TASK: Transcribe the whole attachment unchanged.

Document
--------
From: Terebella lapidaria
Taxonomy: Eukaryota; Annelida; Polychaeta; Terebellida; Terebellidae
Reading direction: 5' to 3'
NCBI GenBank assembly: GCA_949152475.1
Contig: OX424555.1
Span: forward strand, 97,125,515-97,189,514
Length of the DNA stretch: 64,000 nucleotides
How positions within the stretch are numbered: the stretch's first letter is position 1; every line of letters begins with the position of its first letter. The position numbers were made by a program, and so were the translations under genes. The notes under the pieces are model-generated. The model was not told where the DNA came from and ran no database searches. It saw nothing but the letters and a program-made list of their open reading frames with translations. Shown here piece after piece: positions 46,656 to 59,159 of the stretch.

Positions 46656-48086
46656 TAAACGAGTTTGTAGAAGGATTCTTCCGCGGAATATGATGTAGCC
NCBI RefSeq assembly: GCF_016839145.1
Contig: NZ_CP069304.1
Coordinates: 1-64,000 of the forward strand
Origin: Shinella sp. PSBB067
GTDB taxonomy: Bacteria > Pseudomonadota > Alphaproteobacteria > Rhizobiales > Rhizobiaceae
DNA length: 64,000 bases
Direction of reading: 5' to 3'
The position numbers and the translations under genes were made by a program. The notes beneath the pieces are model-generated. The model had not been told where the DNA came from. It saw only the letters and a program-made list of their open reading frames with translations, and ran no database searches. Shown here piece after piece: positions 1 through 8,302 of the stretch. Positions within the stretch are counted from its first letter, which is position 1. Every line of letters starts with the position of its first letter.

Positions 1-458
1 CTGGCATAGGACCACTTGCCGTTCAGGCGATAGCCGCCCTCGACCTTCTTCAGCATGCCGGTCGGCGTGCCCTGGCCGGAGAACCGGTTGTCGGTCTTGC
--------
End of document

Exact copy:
From: Terebella lapidaria
Taxonomy: Eukaryota; Annelida; Polychaeta; Terebellida; Terebellidae
Reading direction: 5' to 3'
NCBI GenBank assembly: GCA_949152475.1
Contig: OX424555.1
Span: forward strand, 97,125,515-97,189,514
Length of the DNA stretch: 64,000 nucleotides
How positions within the stretch are numbered: the stretch's first letter is position 1; every line of letters begins with the position of its first letter. The position numbers were made by a program, and so were the translations under genes. The notes under the pieces are model-generated. The model was not told where the DNA came from and ran no database searches. It saw nothing but the letters and a program-made list of their open reading frames with translations. Shown here piece after piece: positions 46,656 to 59,159 of the stretch.

Positions 46656-48086
46656 TAAACGAGTTTGTAGAAGGATTCTTCCGCGGAATATGATGTAGCC
NCBI RefSeq assembly: GCF_016839145.1
Contig: NZ_CP069304.1
Coordinates: 1-64,000 of the forward strand
Origin: Shinella sp. PSBB067
GTDB taxonomy: Bacteria > Pseudomonadota > Alphaproteobacteria > Rhizobiales > Rhizobiaceae
DNA length: 64,000 bases
Direction of reading: 5' to 3'
The position numbers and the translations under genes were made by a program. The notes beneath the pieces are model-generated. The model had not been told where the DNA came from. It saw only the letters and a program-made list of their open reading frames with translations, and ran no database searches. Shown here piece after piece: positions 1 through 8,302 of the stretch. Positions within the stretch are counted from its first letter, which is position 1. Every line of letters starts with the position of its first letter.

Positions 1-458
1 CTGGCATAGGACCACTTGCCGTTCAGGCGATAGCCGCCCTCGACCTTCTTCAGCATGCCGGTCGGCGTGCCCTGGCCGGAGAACCGGTTGTCGGTCTTGC